At Large  January 17, 2020  Anna Claire Mauney

How Netflix’s Klaus is Reviving Western Animation

courtesy netflix

Klaus production still

When Oscar nominations were announced this week, the team behind Klaus, Netflix’s first original animated movie, gathered to watch while someone filmed from the corner. Sergio Pablos—the founder of SPA Studios who also directed, wrote, voice-acted, and created the original story for the film—sat in the middle of the room.

The video starts just as the nominees for Best Animated Feature are being announced. When Klaus is read, the room erupts into celebration. There’s screaming, hugging, and lots of running around.

The film has also been nominated for seven Annie Awards and generally promises to stand out this award season. And that’s because of its radically modern take on traditional animation, made possible by 15 years of trial and error and SPA’s unusual willingness to get creative.

courtesy netflix

Klaus production still

While traditional animation is still used in smaller projects throughout the world and by studios based in Europe and Japan, large-scale Western films have not used hand-drawn animation since the ‘90s. As a result, 2D animation tools have barely evolved over the last twenty to thirty years. 

The team at SPA knew they wanted to change this before the story for Klaus was conceived and spent a lot of time thinking about the limitations of hand-drawn animation. 

If you look closely at any hand-drawn animated feature, you’ll notice the backgrounds are beautifully painted while the characters are flat and stylistically incongruent. “The innovation was focused mainly on how to integrate characters into the World seamlessly,” says Sergio Pablos. “And that—we discovered—had a lot to do with how we used light and texture.” 

courtesy netflix

Klaus production still

Ultimately this mandated the creation of technology to facilitate the application of light and texture to hand-drawn frames. Pablos spent months reaching out to people across the industry, searching for someone with a solution.
In the end, the “recipe” for a lighting tool came from a Production Designer already at SPA, Marcin Jakubowki. With the help of proprietary tools developed by Les Films de Poisson Rouge, KLaS (Klaus Light and Shadow) was born.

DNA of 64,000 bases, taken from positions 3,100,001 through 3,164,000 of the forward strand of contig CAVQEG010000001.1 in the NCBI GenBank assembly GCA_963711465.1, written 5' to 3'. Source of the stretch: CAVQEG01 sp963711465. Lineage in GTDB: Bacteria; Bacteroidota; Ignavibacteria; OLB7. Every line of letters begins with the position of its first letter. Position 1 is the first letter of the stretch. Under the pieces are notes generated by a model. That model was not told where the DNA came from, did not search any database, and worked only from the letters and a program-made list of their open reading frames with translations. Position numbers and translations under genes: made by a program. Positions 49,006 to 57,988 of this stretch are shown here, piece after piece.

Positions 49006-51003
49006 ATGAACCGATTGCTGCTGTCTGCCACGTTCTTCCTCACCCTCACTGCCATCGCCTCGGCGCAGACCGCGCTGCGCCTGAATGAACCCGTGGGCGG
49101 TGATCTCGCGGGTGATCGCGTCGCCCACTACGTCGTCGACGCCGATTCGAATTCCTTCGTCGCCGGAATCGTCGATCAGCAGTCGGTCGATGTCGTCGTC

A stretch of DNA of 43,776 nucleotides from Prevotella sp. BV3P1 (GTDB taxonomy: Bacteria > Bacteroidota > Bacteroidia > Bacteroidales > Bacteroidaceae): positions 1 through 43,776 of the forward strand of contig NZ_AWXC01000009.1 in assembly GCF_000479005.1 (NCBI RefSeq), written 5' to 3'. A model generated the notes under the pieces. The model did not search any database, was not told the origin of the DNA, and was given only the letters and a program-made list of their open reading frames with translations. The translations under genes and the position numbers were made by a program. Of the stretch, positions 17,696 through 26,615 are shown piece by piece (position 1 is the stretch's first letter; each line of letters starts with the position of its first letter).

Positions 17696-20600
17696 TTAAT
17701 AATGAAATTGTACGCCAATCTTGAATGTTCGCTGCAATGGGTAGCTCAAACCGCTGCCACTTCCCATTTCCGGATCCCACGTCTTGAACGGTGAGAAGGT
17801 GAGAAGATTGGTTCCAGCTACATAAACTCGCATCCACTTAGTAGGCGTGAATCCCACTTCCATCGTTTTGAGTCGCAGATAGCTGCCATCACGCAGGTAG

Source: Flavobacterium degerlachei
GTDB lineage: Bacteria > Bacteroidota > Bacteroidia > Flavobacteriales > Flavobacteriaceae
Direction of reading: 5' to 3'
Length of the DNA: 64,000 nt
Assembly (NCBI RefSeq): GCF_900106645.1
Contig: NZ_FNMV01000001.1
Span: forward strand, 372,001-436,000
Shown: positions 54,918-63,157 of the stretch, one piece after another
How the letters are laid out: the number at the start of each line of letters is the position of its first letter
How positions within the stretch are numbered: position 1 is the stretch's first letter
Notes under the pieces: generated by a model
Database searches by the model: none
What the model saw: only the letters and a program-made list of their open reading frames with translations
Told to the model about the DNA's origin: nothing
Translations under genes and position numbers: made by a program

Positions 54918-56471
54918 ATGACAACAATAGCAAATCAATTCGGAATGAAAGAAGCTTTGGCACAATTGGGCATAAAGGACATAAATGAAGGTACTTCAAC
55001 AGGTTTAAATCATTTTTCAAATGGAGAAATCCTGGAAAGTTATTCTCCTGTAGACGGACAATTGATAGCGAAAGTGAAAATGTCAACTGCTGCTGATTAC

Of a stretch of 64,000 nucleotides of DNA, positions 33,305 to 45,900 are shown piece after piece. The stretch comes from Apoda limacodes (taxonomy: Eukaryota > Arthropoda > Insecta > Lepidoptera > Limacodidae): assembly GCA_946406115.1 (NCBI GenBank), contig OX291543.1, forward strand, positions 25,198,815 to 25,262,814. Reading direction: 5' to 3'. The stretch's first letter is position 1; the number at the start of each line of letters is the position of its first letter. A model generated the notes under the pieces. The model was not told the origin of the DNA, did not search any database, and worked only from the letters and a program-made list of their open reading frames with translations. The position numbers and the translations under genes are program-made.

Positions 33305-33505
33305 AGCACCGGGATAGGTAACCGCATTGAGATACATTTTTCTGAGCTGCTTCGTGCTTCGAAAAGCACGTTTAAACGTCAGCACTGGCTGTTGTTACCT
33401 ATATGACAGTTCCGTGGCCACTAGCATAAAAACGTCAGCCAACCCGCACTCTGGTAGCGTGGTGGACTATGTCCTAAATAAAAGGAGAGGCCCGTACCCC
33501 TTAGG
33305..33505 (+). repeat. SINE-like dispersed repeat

courtesy netflix

Klaus production still

Essentially, it is a tool digital artists can use to “design the character lighting scheme for each shot based on existing Color Keys,” says Pablos. In other words, information regarding the look of color and materials in certain light, something already compiled to inform backgrounds, can be extended to the foreground via KlaS.

A “texturing” tool called M.O.E. was also developed by Les Films de Poisson Rouge. Pablos describes it as, “an added layer that broke up the smooth gradients and added a bit of grit, giving it a more hand-crafted look.”

courtesy netflix

Klaus production still

If you examine a frame closely, this is what you see. Once you zoom out, the effect becomes a subtle yet impactful glow or blended quality that feels painterly. At times, especially when combined with a dramatic use of lighting, the film becomes like a moving Baroque painting. Pablos hopes these advancements in technology and SPA’s general willingness to experiment rather than play it safe will make a big impact on the animation industry going forward.

While the film is widely praised for its artistry, the filmmakers’ keen awareness of and dedication to getting the most out of a medium is what truly sets this film apart. Pablos has frequently stated that the team spent a lot of time looking for the right story for this new version of hand-drawn animation.

courtesy netflix

Klaus production still

When asked what made Klaus ‘right,’ he initially responds, “it’s hard to say.” He goes on to mention nostalgia and organic subject matter but eventually circles back to the following point, “it’s more of a gut feeling.” 

At the end of the day, he says, “it does not matter how you manage to get an audience engaged as long as you do engage them. 2D, 3D, Stop Motion… It doesn’t matter. A good story and strong artistry is what does it.”

About the Author

Anna Claire Mauney

Anna Claire Mauney is the former managing editor for Art & Object. A writer and artist living in North Carolina, she is interested in illustration, the 18th-century, and viceregal South America. She is also the co-host of An Obsessive Nature, a podcast about writing and pop culture.

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